Fisheries Infosite

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The Plenary Report summarises biological, fishery, stock assessment and stock status information for 80 species or species groups, each of which is split into 1-10 stocks. The Plenary takes into account the most recent data and analyses available to Fisheries Assessment Working Groups (FAWGs) and the Fisheries Assessment Plenary and also incorporates relevant analyses undertaken in previous years.

This page enables you to search through all plenary reports since 2006.

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Title: Plenary (EEL_FINAL 08)
EEL_FINAL 08.pdf (304.0 kb)

Estimates of current and reference biomass are not available. The Working Group recognises that
there are no stock assessments, or reliable data or time series on which to base specific
recommendations on catch levels. Given the biology of eels, there is a risk that the current
exploitation levels for longfin eels in particular, coupled with past and present anthropogenic
impacts, are not sustainable. Recent reductions in catch levels for longfin eels in the North Island, the
introduction of an upper size limit in the North Island, and additional areas closed to fishing, may
have reduced the risk level. Based on available information, the Working Group does not consider
that the same risk applies to shortfin eels, although caution is required given the nature of eel biology
and exploitation before spawning escapement.
The Working Group considers that further management action is required to improve the spawner
escapement of longfin eels. It is not possible to recommend specific TACs but measures are required
to increase the spawner escapement of longfin eels to improve recruitment. Measures could include
reductions in catch levels, changes to size limits and area closures.

Title: Plenary (EEL_07)
EEL_07.pdf (203.7 kb)
Plenary (EEL_07)
Title: Plenary (EEL_06)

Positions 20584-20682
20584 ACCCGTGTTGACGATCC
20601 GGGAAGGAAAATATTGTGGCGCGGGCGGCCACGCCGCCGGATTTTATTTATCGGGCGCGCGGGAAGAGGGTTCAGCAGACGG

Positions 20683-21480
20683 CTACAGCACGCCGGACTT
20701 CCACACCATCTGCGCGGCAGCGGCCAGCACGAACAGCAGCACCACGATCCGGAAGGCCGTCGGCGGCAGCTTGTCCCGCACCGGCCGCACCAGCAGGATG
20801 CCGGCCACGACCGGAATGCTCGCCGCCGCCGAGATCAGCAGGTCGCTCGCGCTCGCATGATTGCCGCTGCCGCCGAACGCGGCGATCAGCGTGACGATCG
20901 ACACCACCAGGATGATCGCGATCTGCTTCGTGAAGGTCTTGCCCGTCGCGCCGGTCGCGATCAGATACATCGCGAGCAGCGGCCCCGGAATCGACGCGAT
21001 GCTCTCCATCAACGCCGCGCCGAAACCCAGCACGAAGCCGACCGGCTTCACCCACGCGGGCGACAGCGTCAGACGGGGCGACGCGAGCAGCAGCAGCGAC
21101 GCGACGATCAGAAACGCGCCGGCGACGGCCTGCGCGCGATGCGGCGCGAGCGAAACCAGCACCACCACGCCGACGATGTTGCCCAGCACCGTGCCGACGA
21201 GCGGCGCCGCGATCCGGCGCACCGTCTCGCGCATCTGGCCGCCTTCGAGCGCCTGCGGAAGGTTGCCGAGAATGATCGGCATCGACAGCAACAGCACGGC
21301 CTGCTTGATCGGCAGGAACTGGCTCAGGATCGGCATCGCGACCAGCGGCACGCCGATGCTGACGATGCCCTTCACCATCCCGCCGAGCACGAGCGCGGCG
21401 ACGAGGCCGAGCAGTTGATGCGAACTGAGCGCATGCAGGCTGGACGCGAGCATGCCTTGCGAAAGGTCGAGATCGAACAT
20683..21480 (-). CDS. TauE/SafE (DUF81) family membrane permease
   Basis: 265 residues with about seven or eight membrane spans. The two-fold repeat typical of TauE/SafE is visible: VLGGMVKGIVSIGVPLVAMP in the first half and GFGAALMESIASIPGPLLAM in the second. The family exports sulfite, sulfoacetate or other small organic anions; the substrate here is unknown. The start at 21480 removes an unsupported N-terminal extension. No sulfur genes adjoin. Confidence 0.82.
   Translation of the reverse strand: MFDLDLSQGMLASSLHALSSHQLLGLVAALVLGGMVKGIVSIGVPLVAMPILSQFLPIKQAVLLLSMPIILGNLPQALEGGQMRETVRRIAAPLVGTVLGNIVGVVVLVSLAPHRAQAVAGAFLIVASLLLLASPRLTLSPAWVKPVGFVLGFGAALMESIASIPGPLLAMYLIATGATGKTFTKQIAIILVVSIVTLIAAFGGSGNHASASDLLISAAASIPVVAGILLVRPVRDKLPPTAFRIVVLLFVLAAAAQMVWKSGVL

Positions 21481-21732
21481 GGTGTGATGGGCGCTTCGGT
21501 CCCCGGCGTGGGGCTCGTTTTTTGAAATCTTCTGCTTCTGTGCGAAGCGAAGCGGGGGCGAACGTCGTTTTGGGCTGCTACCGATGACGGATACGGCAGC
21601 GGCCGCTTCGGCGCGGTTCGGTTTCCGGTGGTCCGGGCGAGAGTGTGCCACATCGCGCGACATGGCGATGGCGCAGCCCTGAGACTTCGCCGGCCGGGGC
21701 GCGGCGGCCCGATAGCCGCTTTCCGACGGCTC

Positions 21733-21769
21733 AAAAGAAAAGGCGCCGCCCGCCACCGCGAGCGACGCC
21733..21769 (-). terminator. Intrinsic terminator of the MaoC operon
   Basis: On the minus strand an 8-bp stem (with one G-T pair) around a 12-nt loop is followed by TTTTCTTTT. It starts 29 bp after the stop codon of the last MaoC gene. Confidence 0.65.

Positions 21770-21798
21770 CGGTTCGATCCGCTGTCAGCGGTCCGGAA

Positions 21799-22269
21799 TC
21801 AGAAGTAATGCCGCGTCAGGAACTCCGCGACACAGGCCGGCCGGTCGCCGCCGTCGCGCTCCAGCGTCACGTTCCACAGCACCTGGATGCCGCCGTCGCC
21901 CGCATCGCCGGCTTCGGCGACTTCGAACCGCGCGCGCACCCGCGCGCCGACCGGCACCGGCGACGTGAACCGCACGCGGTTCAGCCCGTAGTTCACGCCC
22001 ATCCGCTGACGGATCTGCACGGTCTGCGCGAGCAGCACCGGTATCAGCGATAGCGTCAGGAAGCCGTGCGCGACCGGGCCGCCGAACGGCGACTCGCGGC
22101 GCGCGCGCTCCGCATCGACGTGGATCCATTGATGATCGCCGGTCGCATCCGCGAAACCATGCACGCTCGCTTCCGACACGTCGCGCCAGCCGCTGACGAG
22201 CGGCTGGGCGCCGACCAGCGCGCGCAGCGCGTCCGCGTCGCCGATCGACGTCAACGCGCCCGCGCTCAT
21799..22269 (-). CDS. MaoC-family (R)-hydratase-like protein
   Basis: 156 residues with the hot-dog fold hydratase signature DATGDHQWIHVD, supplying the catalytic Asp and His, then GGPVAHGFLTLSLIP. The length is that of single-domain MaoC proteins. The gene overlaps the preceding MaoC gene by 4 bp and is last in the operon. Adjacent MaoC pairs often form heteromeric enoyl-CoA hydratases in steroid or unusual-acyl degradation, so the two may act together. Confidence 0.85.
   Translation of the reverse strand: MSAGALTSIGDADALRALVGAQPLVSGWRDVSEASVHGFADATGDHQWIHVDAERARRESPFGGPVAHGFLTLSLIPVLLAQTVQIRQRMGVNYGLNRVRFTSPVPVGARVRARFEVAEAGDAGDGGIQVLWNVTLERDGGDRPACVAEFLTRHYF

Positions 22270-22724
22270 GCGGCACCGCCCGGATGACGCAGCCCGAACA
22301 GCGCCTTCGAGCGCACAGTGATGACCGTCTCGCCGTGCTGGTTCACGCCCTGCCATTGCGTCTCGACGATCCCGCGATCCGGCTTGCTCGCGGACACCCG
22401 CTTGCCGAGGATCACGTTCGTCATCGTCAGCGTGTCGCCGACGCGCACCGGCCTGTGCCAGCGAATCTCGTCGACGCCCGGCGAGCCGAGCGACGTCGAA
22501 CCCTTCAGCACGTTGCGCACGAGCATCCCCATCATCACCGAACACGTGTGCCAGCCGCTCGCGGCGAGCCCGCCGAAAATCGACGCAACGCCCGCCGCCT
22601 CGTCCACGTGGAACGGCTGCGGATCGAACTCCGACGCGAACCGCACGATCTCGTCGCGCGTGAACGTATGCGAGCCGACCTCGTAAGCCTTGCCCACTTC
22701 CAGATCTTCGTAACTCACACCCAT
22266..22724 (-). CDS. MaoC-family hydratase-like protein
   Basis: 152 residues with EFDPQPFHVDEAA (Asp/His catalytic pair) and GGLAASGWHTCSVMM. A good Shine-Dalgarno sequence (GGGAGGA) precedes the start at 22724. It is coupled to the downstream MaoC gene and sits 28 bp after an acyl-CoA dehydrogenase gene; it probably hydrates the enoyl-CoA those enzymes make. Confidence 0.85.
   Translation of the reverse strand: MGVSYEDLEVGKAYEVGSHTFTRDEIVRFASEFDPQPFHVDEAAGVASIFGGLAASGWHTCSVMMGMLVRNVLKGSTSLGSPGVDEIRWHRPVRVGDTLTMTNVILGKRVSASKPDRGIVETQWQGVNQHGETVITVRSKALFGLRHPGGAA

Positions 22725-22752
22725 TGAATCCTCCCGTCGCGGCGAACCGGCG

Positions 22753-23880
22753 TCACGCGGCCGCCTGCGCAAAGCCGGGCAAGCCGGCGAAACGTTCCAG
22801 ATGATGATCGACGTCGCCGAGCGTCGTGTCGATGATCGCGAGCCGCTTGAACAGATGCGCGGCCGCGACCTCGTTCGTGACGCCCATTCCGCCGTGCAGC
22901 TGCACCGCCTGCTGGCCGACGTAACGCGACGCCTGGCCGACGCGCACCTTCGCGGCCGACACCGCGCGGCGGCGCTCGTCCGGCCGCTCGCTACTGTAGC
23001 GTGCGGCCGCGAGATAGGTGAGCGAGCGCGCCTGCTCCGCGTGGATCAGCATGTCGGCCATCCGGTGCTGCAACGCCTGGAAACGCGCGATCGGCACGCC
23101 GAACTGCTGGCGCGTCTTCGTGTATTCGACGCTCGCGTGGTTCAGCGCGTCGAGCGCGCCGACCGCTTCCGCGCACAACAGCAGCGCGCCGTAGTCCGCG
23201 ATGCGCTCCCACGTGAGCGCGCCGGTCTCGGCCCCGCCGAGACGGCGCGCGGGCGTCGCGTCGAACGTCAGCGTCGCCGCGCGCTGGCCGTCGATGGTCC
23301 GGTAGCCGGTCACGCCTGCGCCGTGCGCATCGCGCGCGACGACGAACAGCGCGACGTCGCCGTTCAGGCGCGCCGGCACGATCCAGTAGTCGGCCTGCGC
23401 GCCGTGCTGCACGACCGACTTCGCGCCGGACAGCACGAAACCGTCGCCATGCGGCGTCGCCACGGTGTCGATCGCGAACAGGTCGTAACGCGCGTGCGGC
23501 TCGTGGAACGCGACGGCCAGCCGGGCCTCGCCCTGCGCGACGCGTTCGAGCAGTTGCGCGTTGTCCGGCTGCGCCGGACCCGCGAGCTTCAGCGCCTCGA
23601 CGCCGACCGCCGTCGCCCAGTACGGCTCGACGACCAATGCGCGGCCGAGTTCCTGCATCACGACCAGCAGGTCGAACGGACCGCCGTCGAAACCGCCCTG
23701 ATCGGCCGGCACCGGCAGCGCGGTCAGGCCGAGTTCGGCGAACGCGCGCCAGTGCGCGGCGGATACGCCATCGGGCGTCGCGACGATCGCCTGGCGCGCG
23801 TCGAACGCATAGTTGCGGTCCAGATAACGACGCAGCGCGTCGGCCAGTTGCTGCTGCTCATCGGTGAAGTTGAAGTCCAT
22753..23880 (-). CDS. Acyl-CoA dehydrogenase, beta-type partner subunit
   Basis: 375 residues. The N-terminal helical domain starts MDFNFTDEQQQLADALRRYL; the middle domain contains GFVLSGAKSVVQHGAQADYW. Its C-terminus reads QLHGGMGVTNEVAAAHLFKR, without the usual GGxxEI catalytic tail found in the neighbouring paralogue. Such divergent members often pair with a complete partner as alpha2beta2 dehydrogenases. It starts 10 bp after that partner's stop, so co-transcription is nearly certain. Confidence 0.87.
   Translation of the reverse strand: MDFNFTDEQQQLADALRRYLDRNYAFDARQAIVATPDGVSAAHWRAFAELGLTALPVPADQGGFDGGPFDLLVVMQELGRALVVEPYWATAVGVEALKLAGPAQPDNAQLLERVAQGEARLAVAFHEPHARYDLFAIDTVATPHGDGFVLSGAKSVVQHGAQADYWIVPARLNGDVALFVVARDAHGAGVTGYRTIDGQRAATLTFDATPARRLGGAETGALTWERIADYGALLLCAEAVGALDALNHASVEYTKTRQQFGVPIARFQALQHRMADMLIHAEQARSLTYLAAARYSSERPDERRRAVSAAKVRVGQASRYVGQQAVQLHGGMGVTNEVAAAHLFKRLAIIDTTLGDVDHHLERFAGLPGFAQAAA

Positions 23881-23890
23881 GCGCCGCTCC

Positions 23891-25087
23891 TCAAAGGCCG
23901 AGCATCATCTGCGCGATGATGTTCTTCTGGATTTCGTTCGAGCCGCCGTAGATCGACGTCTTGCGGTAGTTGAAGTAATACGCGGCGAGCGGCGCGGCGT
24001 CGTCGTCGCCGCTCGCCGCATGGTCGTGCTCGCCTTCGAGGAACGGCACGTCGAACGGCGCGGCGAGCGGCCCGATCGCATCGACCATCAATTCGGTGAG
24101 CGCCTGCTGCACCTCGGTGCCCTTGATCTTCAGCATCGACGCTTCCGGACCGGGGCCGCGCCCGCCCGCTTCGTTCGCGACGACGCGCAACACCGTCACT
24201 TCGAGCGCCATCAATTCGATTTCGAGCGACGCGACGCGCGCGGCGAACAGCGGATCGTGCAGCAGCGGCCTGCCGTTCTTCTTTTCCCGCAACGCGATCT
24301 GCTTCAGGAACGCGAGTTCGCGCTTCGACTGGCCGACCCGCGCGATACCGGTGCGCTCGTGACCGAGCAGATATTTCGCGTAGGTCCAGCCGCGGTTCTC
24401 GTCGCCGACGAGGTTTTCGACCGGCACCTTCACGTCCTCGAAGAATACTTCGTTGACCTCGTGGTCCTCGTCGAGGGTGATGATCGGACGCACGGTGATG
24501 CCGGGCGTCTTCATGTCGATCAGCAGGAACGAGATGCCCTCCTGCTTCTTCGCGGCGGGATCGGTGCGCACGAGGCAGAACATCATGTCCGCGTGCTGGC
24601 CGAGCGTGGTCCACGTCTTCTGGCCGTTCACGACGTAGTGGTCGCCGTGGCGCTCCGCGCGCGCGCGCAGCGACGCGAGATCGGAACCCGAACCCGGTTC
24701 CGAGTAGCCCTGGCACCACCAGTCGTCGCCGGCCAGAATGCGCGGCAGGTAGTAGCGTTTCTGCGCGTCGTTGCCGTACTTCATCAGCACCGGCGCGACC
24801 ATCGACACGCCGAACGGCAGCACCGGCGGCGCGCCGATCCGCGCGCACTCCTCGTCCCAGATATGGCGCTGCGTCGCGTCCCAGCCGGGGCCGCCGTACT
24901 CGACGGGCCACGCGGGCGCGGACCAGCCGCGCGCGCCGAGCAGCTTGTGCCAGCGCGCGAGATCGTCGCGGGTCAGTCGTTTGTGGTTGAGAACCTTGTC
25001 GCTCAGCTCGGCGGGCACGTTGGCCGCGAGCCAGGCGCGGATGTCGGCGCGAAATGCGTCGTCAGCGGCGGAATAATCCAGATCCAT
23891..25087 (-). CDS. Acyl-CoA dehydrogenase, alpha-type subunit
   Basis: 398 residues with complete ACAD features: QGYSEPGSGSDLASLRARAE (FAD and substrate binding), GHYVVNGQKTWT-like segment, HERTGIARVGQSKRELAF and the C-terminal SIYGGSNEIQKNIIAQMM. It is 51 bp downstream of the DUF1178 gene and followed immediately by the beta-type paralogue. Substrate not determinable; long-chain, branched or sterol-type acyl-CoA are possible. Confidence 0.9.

EEL_06.pdf (92.6 kb)
Plenary (EEL_06)
Title: 25_EEL_09
25_EEL_09.pdf (498.7 kb)
Longfin eel
The Working Group recognises that there are no stock assessments on which to base specific recommendations on longfin catch levels. Nevertheless, recruitment data, CPUE indices, and information on spawner escapement allow for a cautioned assessment to be made of longfin and shortfin stock status.

From the age composition of juvenile eels there is evidence that glass eel recruitment has declined in two North Island and three South Island waters, and there is anecdotal evidence that glass eel runs are now substantially smaller in the Waikato River that in the 1970’s.

Nevertheless, results from 2007–08 show that, with the exception of 1997-98, the number of longfin elvers at two of the main monitoring stations (Karapiro and Matahina dams) was the highest that has been recorded in the past 16 years.

The only reliable estimates of relative abundance are based on CPUE data. For the North Island, the ESAs with the largest longfin commercial catches (ESAs AA, AD, and AH) all showed declines of 25-75% in CPUE indices from 1990-91 to 2003-04, with the largest reduction occurring in Rangitikei-Wanganui (ESA AH). By contrast, although the main commercial longfin fisheries in the South Island (ESAs AX, AV, and AW) had either relatively stable or decreasing CPUE indices from 1990-91 to 2000-01 (the year eels were introduced into the QMS on the South Island), these generally increased from 2
Title: Freshwater eels, shortfin and longfin
25_EEL_2010.pdf (438.8 kb)
This document summarises the most recent New Zealand fishery, biological, stock assessment and stock status information about freshwater eels.